There remain other things, mainly narcotics, that might still be secreted and evade detection. How serious this problem may be — and how far controllable by measures like the usual searches and urine tests — it is not possible to say with confidence. What we can know is that the goal of absolute security is unattainable, and we must assume that some contraband will continue to make its way into jails and prisons, as it always has — whether through visitors, guards, lawyers, clergymen, or otherwise. The court does not propose to treat lightly the security concerns of respondents. In today's resolution of the strip search problem, respondents will be permitted to go as far as may be permitted by the demands of reasonableness in the Fourth Amendment and the claims of decency in the Fifth.
The court concludes, upon the record and the developing precedents, that respondents must cease the routine requirements of anal and genital inspections after visits. These affronts, repulsive in the most evident respects, are not warranted by the suspicions upon which respondents have proceeded. In all the circumstances, the demands of security are amply satisfied if inmates are required to disrobe, to have their clothing subjected to inspection, and to present open hands and arms to demonstrate the absence of concealed objects. Even this much the court allows with grave reluctance, inviting reconsideration by wiser judges or respondents themselves in the more mature wisdom of future times. For now, however, sensitive to the primary authority of respondents for the protection of life and property, the court will forbid only the extreme measures of indignity now practiced. These, it is held, are unreasonable and "shocking," and thus forbidden by the Fourth and Fifth Amendments.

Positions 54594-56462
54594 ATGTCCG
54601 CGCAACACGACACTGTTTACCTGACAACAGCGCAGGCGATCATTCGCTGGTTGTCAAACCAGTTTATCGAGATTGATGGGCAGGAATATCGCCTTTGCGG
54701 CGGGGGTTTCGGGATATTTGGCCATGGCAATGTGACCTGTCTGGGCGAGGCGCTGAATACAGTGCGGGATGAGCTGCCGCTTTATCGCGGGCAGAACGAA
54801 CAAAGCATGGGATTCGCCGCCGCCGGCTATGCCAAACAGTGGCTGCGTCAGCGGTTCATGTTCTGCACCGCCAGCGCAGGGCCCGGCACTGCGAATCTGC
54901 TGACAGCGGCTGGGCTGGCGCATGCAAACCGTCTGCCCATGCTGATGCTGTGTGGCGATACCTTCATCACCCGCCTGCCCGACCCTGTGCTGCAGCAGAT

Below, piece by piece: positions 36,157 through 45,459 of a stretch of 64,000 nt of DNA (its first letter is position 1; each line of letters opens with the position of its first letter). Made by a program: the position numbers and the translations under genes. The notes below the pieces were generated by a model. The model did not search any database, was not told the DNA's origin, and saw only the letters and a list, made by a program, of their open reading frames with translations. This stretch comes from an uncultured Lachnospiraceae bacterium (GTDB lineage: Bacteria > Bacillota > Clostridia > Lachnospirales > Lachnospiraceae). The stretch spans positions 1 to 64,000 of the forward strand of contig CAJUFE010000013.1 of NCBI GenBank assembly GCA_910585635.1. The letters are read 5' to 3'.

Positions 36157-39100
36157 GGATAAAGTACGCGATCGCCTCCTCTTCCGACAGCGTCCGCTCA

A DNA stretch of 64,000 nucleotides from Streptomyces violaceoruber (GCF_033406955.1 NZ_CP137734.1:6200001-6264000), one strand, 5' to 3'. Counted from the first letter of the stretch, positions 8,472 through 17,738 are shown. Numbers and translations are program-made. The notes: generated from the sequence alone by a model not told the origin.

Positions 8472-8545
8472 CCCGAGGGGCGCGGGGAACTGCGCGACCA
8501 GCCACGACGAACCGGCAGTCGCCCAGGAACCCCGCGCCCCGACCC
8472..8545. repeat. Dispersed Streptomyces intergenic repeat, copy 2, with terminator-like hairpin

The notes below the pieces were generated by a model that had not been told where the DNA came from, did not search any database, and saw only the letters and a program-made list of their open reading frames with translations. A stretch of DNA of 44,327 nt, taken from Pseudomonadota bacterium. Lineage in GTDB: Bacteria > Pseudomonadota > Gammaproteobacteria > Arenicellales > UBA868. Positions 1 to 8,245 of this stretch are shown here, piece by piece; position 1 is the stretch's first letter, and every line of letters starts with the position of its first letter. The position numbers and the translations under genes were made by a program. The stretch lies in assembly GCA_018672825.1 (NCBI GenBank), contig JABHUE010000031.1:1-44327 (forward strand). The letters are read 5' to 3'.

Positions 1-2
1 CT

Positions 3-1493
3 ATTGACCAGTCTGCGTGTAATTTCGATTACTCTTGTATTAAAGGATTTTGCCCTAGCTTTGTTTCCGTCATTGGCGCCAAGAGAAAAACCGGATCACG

The decided cases cover a range that does not amount yet to a settled or definitive jurisprudence. In conditions of high security risk, in cases distinguishable from ours, searches of the kind in question have been allowed. Daughtery v. Harris, 476 F.2d 292 (10th Cir.), cert. denied, 414 U.S. 872, 94 S.Ct. 112, 38 L.Ed.2d 91 (1973); Hodges v. Klein, 412 F. Supp. 896 (D.N.J. 1976); Giampetruzzi v. Malcolm, 406 F. Supp. 836 (S.D.N.Y. 1975); Penn El v. Riddle, 399 F. Supp. 1059 (E.D.Va. 1975); Gettleman v. Werner, 377 F. Supp. 445 (W.D.Pa. 1974); Bijeol v. Benson, 404 F. Supp. 595 (S.D.Ind. 1975).
A recent decision of an eminent colleague in the Northern District of New York goes farther in outlawing the practice than this court will in this case. Frazier v. Ward, 426 F. Supp. 1354, 1366 (N.D.N.Y. 1977). The court in Frazier held anal searches to violate both the Fourth and the Eighth Amendments as applied to the States by the Fourteenth. Other authorities arrayed against "the indignities of a rectal search," Sostre v. Preiser, 519 F.2d 763, 764 (2d Cir. 1975), in at least some circumstances include Hodges v. Klein, supra, at 903; United States ex rel. Guy v. McCauley, 385 F. Supp. 193 (E.D.Wis. 1974); and ABA Standards § 6.6(f)(iii).